Two certified nursing assistants sued a skilled nursing provider saying they did not receive all pay for hours worked, including overtime, because they were misclassified as independent contractors. The staffing platform that provided the nurses is mentioned in the lawsuit, though it is not named as a defendant.

While the suit was filed in May 2023, a recent ruling limited what plaintiffs can recover. The suit also comes amid a debate in the industry over the misclassification of healthcare workers such as nurses as independent contractors.

The two CNAs filing the suit are Yolanda Deleon and Sirena Stell, but the suit seeks class action status.

The first amended complaint in the lawsuit says the defendant, Medicalodges, hires most of its CNAs through staffing platform ShiftKey. When CNAs register for a ShiftKey account, they receive a document asserting that CNA applicants will be placed as independent contractors. However, the complaint argues Medicalodges controls the CNAs’ work.

“Medicalodges exerts complete control over all aspects of plaintiffs’ and its CNAs’ workday,” according to the complaint. “Medicalodges allows potential CNAs to pick up shifts from a list of available shifts on the Shiftkey App and disciplines, hires, fires and defines all job responsibilities.”

Medicalodges Inc. is based in Coffeyville, Kansas, and operates nursing homes throughout Kansas, Missouri and Oklahoma.

A judge on Feb. 13 dismissed a motion by Medicalodges to dismiss the case. However, Alan L. Rupe, an attorney for Medicalodges, said the judge limited what the plaintiffs can recover.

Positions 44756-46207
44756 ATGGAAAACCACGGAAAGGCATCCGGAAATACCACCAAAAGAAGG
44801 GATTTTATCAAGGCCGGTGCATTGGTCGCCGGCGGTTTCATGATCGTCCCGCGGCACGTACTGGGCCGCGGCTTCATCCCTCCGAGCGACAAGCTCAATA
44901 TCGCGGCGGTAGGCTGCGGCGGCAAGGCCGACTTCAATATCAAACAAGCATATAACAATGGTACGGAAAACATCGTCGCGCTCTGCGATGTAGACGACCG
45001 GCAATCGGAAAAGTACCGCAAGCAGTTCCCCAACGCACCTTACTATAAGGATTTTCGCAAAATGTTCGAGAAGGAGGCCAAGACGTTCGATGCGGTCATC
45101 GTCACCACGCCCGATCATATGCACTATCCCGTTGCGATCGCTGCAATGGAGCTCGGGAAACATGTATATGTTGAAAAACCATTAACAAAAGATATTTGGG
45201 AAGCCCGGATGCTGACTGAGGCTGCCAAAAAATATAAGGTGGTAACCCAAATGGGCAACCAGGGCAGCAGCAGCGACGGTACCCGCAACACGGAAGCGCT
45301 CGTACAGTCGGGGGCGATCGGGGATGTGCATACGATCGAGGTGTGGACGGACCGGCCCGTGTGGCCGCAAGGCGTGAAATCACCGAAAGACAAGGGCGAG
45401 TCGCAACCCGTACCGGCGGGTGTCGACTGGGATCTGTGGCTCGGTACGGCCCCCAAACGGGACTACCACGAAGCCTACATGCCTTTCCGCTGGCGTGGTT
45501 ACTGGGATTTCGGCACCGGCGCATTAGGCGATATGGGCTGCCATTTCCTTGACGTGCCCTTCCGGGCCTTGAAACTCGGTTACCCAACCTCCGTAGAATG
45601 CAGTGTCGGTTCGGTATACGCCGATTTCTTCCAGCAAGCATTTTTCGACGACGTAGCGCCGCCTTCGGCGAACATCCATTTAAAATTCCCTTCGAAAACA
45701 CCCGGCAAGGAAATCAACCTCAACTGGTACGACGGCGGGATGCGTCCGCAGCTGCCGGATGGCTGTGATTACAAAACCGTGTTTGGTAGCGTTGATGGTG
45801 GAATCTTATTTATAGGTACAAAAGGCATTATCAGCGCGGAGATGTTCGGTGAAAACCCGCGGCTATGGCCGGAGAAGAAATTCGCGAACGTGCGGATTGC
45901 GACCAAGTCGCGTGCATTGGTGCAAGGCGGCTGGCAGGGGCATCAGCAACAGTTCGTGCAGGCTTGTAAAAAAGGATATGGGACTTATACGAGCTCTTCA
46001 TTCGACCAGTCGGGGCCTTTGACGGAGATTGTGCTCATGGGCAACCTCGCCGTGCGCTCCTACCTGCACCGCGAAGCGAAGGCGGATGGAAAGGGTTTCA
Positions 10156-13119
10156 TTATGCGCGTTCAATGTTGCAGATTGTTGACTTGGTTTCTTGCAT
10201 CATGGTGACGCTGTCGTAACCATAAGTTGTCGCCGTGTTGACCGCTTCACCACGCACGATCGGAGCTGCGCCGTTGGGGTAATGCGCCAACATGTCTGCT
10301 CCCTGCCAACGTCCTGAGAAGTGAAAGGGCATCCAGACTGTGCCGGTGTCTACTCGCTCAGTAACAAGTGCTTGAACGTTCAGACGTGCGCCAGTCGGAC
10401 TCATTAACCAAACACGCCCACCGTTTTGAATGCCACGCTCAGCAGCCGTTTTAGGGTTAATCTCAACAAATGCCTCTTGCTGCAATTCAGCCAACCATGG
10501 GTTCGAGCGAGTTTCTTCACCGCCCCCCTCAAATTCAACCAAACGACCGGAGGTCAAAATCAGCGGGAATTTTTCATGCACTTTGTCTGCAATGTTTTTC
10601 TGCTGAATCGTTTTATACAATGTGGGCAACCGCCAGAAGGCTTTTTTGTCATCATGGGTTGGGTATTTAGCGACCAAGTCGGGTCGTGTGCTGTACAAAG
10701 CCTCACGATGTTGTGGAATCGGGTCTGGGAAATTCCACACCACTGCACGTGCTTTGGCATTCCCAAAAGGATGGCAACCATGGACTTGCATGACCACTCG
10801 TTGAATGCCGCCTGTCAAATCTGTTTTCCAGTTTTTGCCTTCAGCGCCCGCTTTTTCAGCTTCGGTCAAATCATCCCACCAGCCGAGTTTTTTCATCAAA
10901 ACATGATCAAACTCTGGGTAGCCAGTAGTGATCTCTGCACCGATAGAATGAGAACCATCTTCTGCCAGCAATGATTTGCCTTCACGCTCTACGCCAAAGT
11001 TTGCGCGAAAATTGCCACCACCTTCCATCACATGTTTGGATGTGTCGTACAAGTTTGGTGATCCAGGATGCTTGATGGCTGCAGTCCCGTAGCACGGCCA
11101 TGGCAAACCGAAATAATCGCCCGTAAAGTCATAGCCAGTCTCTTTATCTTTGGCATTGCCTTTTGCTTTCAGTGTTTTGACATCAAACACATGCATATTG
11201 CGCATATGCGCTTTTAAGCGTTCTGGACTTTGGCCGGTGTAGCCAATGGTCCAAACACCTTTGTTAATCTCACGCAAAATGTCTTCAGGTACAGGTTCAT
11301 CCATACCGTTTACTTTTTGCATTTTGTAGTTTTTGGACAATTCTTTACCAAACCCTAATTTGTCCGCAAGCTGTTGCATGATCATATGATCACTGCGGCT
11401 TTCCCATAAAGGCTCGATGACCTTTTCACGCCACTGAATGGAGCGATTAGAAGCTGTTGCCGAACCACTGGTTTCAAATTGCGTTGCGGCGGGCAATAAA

“Judge Melgren denied our motion to dismiss plaintiffs’ Kansas Wage Payment Act and equitable claims. This is not surprising, [as] judges rarely grant motions to dismiss,” Rupe wrote in a note to SIA. “But Judge Melgren’s opinion focuses the dispute here. First, he agreed that plaintiffs cannot recover overtime or minimum wages under their Kansas Wage Payment Act claim. Second, he agreed that plaintiffs are not entitled to equitable remedies if those claims duplicate their [Fair Labor Standards Act] claims.”

Rupe continued, “Instead of providing a roadmap showing plaintiffs how to establish their claims, Judge Melgren simply limited what they can recover for under their claims.”

SIA has also reached out to attorneys for the plaintiffs. ShiftKey was also contacted for comment.

The lawsuit takes place amid a debate in the industry over whether nurses and other healthcare workers should be classified as independent contractors.

In August 2023, a coalition of 30 healthcare staffing firms sent a letter to the US Department of Labor asking it to issue an opinion letter confirming that temporary nursing staff placed in post-acute care facilities should be classified as employees rather than independent contractors. However, proponents argue that nurses classified as independent contractors help fill a critical need amid the nurse shortage. Proponents also caution against overbroad regulatory decisions being applied to firms with disparate business models instead of making a determination based on facts.

Separately, the US Department of Labor recently announced a settlement requiring a nurse staffing firm to pay $181,531 for allegedly misclassifying nurses as independent contractors. The firm said the matter was resolved amicably with the Department of Labor and that it reviewed its employee classification practices and overtime payment procedures to ensure they align with applicable laws and regulations.